A prolific lyricist and composer, Matthews has found inspiration in her surroundings; from driving through the Blue Ridge Mountains to the compelling and heart-breaking love story of Richard and Mildred Loving. Thoughtful, realistic and emotional, Matthews’ songs speak to the voice of our generation and remind us why music indeed soothes the soul.
Drawing inspiration from his father, a World War II Navy Fighter pilot who was killed deploying to the Korean War, Mike McCabe dreamed of flying fighters. Eighteen months after graduating college, Mike was flying combat missions under the mentorship of one of the original Topgun instructors. They shot down MIGS together, Mike became the Executive Officer of Topgun himself, and the two combined again to contribute to the movie TOP GUN.
Mike commanded at every operational level of the Navy. His five Navy commands at sea ranged in size from a 300 personnel and 14 fighters squadron to a U.S. Fleet of 43,000 personnel, with 1400 aircraft, and 88 ships. In these commands, Mike was able to achieve excellence while suffering no operational loss of life while in command. His combat decorations include the Silver Star and Distinguished Flying Cross. Mike also served as Director of Air Warfare for the Navy, in which capacity he was in the Pentagon when the 9/11 terrorist attack struck the building directly below his office. During that tour, Mike was largely responsible for the next generation of naval aviation technology, aircraft and aircraft carriers acquired during his tenure.
Following Navy retirement, Mike became CEO/President of a large Commercial Charter Airline which flew for the Departments of Defense, Homeland Security and Justice, as well as sports teams and vacation companies. When he arrived the airline was on probation with the Department of Defense (DOD). He grew the airline to a $300 million a year business which routinely received performance bonuses from DOD. Mike left the airline and retired a second time to battle cancer.
Having survived air combat, the 9/11 attacks, and miraculously, cancer, Mike embodies the spirit of “Glad To Be Here” and lives in a “pay it forward mode” bringing his storied experience and passion to helping teams and leaders.
Meg Medina is an award-winning author who writes picture books, middle grade, and young adult fiction. She is the 2012 winner of the Ezra Jack Keats Award for her debut picture book, Tía Isa Wants a Car, and a two-time Pura Belpré award winner, receiving the 2014 medal for her widely-acclaimed young adult novel, Yaqui Delgado Wants to Kick Your Ass and the 2016 honor distinction for her picture book, Mango, Abuela and Me.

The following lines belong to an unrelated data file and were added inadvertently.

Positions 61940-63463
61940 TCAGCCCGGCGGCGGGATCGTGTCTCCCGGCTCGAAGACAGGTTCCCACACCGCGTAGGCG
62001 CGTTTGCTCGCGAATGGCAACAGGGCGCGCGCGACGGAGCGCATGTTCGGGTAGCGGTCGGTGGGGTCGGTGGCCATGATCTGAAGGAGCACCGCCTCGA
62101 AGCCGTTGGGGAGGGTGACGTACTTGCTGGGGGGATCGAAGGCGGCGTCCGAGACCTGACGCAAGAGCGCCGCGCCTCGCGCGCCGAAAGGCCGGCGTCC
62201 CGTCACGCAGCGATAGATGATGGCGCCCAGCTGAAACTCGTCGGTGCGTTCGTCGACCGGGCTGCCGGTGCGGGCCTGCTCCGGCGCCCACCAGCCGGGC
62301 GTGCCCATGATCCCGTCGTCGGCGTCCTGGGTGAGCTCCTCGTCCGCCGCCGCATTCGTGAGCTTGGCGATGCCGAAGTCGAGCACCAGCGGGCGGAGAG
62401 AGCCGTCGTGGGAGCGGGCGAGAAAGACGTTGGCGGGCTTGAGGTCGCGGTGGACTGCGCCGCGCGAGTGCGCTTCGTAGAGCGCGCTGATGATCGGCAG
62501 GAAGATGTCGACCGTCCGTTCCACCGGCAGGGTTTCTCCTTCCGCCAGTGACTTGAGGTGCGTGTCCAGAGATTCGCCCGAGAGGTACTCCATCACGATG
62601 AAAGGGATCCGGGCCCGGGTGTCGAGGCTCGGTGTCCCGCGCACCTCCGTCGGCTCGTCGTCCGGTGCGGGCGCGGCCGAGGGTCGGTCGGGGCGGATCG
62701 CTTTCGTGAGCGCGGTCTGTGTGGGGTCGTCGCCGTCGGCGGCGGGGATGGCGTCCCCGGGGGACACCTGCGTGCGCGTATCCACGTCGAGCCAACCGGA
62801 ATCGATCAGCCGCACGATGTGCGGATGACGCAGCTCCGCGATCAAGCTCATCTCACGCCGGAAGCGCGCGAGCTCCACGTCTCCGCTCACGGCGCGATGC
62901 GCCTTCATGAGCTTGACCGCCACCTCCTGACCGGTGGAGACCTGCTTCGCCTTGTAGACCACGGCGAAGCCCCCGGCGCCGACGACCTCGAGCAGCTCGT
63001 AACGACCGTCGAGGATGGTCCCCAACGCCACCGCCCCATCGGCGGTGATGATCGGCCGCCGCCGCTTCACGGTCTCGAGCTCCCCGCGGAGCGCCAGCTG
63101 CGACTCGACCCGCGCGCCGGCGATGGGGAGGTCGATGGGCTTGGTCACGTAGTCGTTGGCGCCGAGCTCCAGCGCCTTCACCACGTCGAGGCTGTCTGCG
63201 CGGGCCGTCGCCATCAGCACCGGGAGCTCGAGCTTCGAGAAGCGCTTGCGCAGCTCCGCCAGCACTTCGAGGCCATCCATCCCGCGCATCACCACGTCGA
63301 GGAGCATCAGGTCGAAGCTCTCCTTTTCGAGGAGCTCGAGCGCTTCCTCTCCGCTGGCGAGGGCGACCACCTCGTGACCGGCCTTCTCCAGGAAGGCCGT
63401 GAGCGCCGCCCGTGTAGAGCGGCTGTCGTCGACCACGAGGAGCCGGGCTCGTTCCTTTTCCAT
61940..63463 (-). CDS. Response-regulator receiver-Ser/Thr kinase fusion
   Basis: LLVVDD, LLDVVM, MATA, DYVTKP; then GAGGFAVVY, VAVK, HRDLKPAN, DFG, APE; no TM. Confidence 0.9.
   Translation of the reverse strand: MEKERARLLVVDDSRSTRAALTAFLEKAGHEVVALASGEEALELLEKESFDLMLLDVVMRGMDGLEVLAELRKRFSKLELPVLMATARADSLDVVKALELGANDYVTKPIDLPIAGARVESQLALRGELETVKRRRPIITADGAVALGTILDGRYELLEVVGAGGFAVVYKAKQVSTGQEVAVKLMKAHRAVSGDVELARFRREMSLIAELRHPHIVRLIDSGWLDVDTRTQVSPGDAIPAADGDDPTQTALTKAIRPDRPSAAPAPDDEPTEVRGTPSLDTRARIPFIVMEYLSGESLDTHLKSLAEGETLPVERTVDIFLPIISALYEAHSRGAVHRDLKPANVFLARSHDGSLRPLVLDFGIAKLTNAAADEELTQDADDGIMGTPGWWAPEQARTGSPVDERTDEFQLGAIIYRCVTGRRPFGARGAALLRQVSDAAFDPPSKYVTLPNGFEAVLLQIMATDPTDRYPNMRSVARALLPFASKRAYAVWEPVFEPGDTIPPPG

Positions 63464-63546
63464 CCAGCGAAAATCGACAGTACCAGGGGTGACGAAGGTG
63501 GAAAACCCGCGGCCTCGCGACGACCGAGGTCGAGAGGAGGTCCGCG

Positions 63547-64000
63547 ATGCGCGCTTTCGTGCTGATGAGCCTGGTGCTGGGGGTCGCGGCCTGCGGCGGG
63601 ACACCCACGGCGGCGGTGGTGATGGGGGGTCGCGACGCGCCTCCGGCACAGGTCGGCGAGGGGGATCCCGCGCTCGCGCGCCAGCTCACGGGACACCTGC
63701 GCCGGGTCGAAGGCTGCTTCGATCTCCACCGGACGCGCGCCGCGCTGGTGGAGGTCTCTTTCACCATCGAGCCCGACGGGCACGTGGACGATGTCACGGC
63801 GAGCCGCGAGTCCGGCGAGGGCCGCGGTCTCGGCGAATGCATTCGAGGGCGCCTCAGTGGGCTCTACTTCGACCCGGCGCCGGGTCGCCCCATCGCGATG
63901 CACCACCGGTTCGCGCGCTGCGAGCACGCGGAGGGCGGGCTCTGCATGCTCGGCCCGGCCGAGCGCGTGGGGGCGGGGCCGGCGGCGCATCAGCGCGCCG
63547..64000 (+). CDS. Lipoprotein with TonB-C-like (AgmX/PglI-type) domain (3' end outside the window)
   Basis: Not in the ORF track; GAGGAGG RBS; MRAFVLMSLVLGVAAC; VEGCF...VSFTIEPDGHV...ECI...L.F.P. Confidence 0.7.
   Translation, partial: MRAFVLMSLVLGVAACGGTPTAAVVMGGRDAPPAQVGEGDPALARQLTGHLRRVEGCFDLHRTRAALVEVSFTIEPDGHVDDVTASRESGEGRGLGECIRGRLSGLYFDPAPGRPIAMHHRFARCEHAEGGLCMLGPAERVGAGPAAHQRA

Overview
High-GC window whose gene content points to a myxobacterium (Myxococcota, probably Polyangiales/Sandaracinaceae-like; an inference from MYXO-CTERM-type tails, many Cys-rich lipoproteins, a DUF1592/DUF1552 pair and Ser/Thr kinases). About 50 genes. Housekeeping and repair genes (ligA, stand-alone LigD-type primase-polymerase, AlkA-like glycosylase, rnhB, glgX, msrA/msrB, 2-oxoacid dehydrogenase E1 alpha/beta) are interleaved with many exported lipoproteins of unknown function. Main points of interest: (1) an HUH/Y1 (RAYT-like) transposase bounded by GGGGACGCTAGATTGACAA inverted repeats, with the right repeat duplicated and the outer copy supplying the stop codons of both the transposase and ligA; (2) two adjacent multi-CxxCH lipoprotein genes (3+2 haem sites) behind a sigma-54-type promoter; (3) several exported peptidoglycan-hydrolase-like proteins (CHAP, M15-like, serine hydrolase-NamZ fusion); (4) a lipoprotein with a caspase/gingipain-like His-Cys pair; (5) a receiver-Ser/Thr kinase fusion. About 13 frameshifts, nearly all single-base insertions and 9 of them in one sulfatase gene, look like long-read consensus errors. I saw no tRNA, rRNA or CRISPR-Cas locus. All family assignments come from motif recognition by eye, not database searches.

Her most recent novel, Burn Baby Burn, was named the NAIBA Young Adult Novel of the Year and was longlisted for the 2016 National Book Award, as well as being named a finalist for both the Kirkus Prize and the Los Angeles Times Book Prize.
In March 2014, she was recognized as one of the CNN 10 Visionary Women in America. In November 2014, she was named one of Latino Stories Top Ten Latino Authors to Watch. In 2017, she was listed among Southern Living Magazine’s “Southerners of the Year” for her work to support reading and girls in Richmond, VA.
Meg is a founding member of We Need Diverse Books and serves on its advisory board. She is also the co-founder of Girls of Summer, a curated summer reading list and blog.
When she is not writing, Meg works on community and national projects that support girls, Latino youth and/or diversity in children’s literature.
She lives with her family in Richmond, Virginia.
Tom Mitchell is the founder and director of Stillbrave Childhood Cancer Foundation. Affectionately known as “Tattoo Tom” by the children and families whom he serves. He is also a nationally recognized activist and advocate for children with cancer and their families.
Following the death of his daughter Shayla in 2009 from Hodgkin’s Lymphoma Tom dedicated his entire life to providing non-medical support to children with cancer and their families. He’s also committed to raising awareness of the need for more research funding and safer, less toxic treatments for children with cancer.
Dubbing himself and those who work for Stillbrave as “Renegades” Tattoo Tom is always anxious to share what he’s learned, grown to understand, but refused to accept. He is very outspoken. His obvious passion, continued activism, and his innate need to be a voice for those who do not have one has led him to being at the forefront of a grassroots movement.
In September of 2015 Tom competed in and finished the Tahoe 200 mile ultramarathon. He is an extreme runner and has been featured in an award-winning documentary and news stories of his exploits have won several Emmy awards. To date he has raised over $650,000 for Stillbrave just through his ultrarunning endeavors
On any given day you are likely to find Tom on a personal visit either at the chemotherapy clinic or bedside within the confines of a hospital room where his ability to console the inconsolable is an invaluable asset. Humor, compassion and first-hand knowledge of this kind are almost impossible to quantify and cannot be delivered in a gift card, or a care package.